Another anecdotal “data point” from a fellow engineer: he is seeing ESXi hosts with low number of VMs, but also with amazing waste of resources. He said, “People could squeeze more onto those hosts but for whatever reason they’re not doing that.”

The other source of data I have is from Cisco’s Global Cloud index, which shows much lower VM density. It could be that cloud providers use low-end servers, or it may be that people interviewed in that survey haven’t started virtualizing their workloads at large scale.

Long story short: You can easily fit tens of server VMs, on a mid-range physical server. As the first consolidation step get rid of bare-metal servers, and squeeze your workload into as few optimally sized virtualization hosts as possible.

Discussion Questions

Have you seen people running humongous VMs like databases, particularly in-memory databases, or do they prefer to use bare-metal servers for that?

I’ve seen both public cloud providers and enterprise data centers running humongous VMs (30+ cores, 1 TB of RAM), often in a single VM per server setup.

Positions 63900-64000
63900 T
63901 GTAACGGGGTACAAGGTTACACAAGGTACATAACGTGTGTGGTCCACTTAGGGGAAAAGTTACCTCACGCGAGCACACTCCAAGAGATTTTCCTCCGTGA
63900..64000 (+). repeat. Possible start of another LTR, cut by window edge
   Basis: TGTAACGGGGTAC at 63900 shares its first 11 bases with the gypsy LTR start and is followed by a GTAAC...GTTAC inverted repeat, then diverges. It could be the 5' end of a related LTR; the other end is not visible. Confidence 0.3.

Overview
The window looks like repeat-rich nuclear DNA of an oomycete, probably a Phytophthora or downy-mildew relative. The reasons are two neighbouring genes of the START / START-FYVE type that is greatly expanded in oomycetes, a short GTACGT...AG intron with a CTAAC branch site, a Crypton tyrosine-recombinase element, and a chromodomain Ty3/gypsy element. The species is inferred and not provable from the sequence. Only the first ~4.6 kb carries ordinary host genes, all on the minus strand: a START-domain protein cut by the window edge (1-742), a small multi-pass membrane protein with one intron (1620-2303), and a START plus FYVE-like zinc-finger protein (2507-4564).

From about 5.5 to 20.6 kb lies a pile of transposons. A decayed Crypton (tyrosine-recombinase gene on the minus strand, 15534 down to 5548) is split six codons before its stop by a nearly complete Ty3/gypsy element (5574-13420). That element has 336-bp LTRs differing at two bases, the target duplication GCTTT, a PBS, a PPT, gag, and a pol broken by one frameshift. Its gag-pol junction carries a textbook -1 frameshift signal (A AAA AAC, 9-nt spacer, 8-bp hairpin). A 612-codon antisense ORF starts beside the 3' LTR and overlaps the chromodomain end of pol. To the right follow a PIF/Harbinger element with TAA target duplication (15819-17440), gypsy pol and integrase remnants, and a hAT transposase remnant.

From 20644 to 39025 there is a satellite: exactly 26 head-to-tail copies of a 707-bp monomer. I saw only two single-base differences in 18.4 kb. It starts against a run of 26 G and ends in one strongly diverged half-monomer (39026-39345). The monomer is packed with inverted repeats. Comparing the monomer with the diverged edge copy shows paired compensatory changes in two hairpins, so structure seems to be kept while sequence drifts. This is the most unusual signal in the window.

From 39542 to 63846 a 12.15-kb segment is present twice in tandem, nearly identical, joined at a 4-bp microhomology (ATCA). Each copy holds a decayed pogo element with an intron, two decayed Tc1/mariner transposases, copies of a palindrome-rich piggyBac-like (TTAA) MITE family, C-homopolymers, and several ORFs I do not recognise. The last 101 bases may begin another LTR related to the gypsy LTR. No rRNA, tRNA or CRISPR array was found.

They’re virtualizing huge workloads to simplify the maintenance: running a database server in a VM allows them to decouple the hardware maintenance from the server maintenance.

For example, if they have to upgrade the server, change the hardware, or upgrade the hypervisor kernel, they can move the customer VM to another equivalent server, and do the hardware or hypervisor maintenance.

Alternatively, if you have to upgrade your virtualized server (add more CPU or RAM), the provider can move your VM to a more powerful physical server, and then just change the virtual RAM and virtual CPU settings without impacting the VM uptime. Worst case, you would have to restart the VM, which is orders of magnitude faster than having to open the physical server, and install the additional RAM or CPU.